Textkit Logo

Are you learning New Testament Greek with Mounce's Basics of Biblical Greek? Here's where you can meet other learners using this textbook. Use this board to ask questions and post your work for feedback. Use this forum too to discuss all things Koine, LXX & New Testament Greek including grammar, syntax, textbook talk and more.

Postby modus.irrealis » Wed Jun 14, 2006 4:01 am

modus.irrealis
Textkit Zealot
 
Posts: 1093
Joined: Mon Apr 10, 2006 6:08 am
Location: Toronto

Postby Kopio » Wed Jun 14, 2006 6:02 am

I have been taught that since this is articular and it is also an abstract adjective that it is to be taken as a substantive. Greek does this quite a bit, especially with the word good... αγαθος it is not uncommon to see ό αγαθος and know that it means, the good (one) or the good (man) cf. with Luke 6:45 it has the good man brings about good (things), Luke 10:42, Luke 12:18, Luke 16:25.

Hmmmmmm... I just noticed that Luke does this a lot, which makes me wonder if this is even better Attic Greek than Koine Greek......anyone, anyone?? (William perhaps??) Maybe someone far more qualified than I can weigh in on this.
User avatar
Kopio
Global Moderator
Global Moderator
 
Posts: 782
Joined: Wed Feb 11, 2004 7:56 pm
Location: Camas, Wa

Postby Kasper » Wed Jun 14, 2006 6:41 am

I insist that it means no more than 'anger'. Not *Evil*.

"Lead us not into temptations and deliver us from anger."

Perfect peace of mind.
“Cum ego verbo utar,” Humpty Dumpty dixit voce contempta, “indicat illud quod optem – nec plus nec minus.”
“Est tamen rogatio” dixit Alice, “an efficere verba tot res indicare possis.”
“Rogatio est, “Humpty Dumpty responsit, “quae fiat magister – id cunctum est.”
Kasper
Textkit Zealot
 
Posts: 799
Joined: Wed Nov 05, 2003 3:01 am
Location: Melbourne

Postby Kopio » Wed Jun 14, 2006 5:42 pm

Kasper wrote:I insist that it means no more than 'anger'. Not *Evil*.

"Lead us not into temptations and deliver us from anger."

Perfect peace of mind.


Can you suggest why you insist this??
User avatar
Kopio
Global Moderator
Global Moderator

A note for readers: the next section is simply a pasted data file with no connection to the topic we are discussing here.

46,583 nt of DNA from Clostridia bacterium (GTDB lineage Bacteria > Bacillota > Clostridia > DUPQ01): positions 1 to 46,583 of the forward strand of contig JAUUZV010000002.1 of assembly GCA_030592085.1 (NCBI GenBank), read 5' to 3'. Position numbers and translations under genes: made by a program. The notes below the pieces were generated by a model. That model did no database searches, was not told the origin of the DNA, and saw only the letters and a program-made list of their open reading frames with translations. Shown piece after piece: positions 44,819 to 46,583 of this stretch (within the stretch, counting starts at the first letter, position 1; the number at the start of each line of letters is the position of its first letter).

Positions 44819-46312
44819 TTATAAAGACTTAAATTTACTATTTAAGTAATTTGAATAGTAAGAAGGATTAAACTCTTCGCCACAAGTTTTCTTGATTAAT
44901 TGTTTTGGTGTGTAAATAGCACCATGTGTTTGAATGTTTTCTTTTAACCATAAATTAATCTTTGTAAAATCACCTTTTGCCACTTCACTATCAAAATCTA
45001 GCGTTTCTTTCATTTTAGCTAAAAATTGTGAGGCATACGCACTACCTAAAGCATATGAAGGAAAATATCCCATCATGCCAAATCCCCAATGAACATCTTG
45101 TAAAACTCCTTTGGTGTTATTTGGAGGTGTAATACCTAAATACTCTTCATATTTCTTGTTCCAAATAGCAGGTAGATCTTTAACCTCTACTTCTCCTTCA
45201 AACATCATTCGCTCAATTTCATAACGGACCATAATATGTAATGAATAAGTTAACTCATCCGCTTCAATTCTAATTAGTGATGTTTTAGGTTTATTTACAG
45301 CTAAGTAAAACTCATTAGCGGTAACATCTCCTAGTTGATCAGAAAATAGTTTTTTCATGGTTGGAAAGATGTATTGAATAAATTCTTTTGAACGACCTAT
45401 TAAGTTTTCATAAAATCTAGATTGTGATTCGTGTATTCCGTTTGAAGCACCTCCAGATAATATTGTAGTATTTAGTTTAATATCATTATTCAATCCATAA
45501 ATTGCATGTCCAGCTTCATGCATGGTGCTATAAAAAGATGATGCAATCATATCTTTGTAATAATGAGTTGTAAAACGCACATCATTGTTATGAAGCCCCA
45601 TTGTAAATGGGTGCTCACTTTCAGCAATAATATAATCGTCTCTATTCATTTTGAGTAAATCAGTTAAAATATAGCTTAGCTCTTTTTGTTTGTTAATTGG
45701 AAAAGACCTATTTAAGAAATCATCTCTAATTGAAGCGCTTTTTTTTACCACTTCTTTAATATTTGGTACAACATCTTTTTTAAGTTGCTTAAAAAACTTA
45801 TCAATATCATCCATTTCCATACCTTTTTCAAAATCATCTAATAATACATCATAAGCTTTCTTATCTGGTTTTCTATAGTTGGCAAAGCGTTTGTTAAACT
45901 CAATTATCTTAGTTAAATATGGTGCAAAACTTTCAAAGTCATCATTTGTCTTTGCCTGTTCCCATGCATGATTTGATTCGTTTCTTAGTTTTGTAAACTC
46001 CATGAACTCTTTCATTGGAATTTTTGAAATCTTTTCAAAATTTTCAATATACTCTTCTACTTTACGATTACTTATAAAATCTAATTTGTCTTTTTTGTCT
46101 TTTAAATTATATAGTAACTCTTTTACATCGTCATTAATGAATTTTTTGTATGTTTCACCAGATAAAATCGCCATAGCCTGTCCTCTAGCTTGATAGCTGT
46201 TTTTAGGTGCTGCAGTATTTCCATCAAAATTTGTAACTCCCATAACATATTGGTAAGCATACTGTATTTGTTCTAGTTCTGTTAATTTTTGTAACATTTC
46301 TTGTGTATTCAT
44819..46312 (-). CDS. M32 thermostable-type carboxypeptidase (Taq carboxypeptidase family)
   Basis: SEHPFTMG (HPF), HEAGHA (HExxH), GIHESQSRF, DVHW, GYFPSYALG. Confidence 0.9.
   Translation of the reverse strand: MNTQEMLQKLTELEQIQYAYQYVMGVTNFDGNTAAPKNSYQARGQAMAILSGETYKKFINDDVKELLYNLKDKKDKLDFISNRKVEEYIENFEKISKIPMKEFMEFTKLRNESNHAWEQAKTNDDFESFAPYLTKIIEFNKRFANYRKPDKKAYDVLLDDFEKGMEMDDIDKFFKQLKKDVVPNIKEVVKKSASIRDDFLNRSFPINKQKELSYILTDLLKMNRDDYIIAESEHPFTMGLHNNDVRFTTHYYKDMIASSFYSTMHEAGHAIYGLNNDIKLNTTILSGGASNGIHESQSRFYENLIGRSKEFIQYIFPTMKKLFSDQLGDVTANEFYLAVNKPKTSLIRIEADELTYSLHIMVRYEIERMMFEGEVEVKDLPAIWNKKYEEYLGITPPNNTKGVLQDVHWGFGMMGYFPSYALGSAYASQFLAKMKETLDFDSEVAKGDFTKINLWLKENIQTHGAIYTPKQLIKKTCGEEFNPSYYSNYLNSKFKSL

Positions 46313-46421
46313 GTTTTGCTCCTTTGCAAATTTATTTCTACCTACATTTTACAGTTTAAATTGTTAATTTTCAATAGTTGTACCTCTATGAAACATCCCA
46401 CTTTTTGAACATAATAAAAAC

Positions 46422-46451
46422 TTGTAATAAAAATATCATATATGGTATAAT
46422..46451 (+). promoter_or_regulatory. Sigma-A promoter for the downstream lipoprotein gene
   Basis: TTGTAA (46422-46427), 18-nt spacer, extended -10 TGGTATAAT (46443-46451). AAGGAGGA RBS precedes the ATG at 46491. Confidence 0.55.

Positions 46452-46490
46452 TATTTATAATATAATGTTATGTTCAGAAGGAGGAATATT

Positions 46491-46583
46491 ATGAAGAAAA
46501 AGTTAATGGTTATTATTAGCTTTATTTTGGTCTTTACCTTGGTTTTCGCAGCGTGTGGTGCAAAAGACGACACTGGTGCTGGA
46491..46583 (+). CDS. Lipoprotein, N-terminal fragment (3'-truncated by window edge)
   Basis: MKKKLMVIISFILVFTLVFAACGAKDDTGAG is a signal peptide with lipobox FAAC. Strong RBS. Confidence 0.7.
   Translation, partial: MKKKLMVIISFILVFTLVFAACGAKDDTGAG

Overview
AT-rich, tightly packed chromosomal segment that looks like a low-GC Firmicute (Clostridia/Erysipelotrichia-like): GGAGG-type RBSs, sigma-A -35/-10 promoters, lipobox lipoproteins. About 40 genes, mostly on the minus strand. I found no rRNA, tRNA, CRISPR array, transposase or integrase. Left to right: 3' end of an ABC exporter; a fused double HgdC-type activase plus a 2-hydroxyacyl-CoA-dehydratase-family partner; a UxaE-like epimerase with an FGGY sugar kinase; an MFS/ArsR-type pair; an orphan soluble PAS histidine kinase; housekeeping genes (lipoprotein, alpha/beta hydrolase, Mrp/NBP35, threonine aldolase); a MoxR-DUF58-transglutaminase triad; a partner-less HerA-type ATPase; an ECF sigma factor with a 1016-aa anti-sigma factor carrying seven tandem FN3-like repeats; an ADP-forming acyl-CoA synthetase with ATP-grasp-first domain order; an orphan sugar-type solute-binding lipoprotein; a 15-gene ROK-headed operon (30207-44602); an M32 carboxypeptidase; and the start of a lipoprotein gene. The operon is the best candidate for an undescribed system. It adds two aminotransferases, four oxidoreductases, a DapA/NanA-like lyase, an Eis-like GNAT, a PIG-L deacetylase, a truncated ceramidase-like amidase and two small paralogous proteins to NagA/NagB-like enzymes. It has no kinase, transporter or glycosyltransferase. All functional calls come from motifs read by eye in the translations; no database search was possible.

Posts: 782
Joined: Wed Feb 11, 2004 7:56 pm
Location: Camas, Wa

Postby Bert » Wed Jun 14, 2006 11:05 pm

Kasper wrote:I insist that it means no more than 'anger'. Not *Evil*.


I need a bit more than your insistence to be convinced.
Bert
Textkit Zealot
 
Posts: 1890
Joined: Sat May 31, 2003 2:28 am
Location: Arthur Ontario Canada

Postby Kasper » Wed Jun 14, 2006 11:06 pm

To a degree :wink:. I suppose 'insist' was too strong a word however.

I've previously failed to make the point in the Academy that there is no such thing as pure good or pure evil. I don't really feel the need to go into that again, but the concept of pure evil seems a rather abstract idea to me. Unfortunately I don't have any Greek grammars at hand here at the moment, but all Greek and Latin grammars I've worked through emphasize that the languages did not have a high level of abstraction. 'evil' seems a very abstract concept to me, not something that is actually encountered in real life.

"ponhros" (sorry I don't know how to do the greek alphabet here!) is of course a word much older than the NT. As you are well aware, the Greek Gods had both good and bad qualitities. None were pure good or pure evil. This adds to my thinking that the word never had such strong connotations.

In addition, and this purely a religious view point perhaps ill placed in this forum, I think that if you analyse the whole prayer (perhaps indeed the whole of Jesus' preachings) that all lines relate to an inner peace, not a defence from external forces.

The first part is the introduction, a somewhat traditional calling upon God and naming some of his attributes. (the Iliad is full of them I believe)

Second there is the call for physical assistance: 'daily bread' (sorry I don't literrally know the English translation having been raised in Holland). Of course a certainty of a daily food supply is a great peace of mind.

Third come the requests for mental assistance:
a) forgive us our debts as we forgive those of others. Have you ever held a grudge or ever known that someone (certainly God) had a grudge against you? I think this greatly interferes with your peace of mind.
b) do not lead us into temptations. All sorts of temptations arise that interfere with what you know is morally right or wrong. Giving into temptations will often interfere with your peace of mind.
c) deliver us from 'ponhros'. As I said, I believe this means anger. IF you have selfcontrol and don't get angry and frustrated at all sorts of things you will have a much greater peace of mind.

Fourth comes a declaration of trust in the goodness/greatness of God. Knowing that you are safe for the future because of your trust in God and his power for eternity is once more a great peace of mind.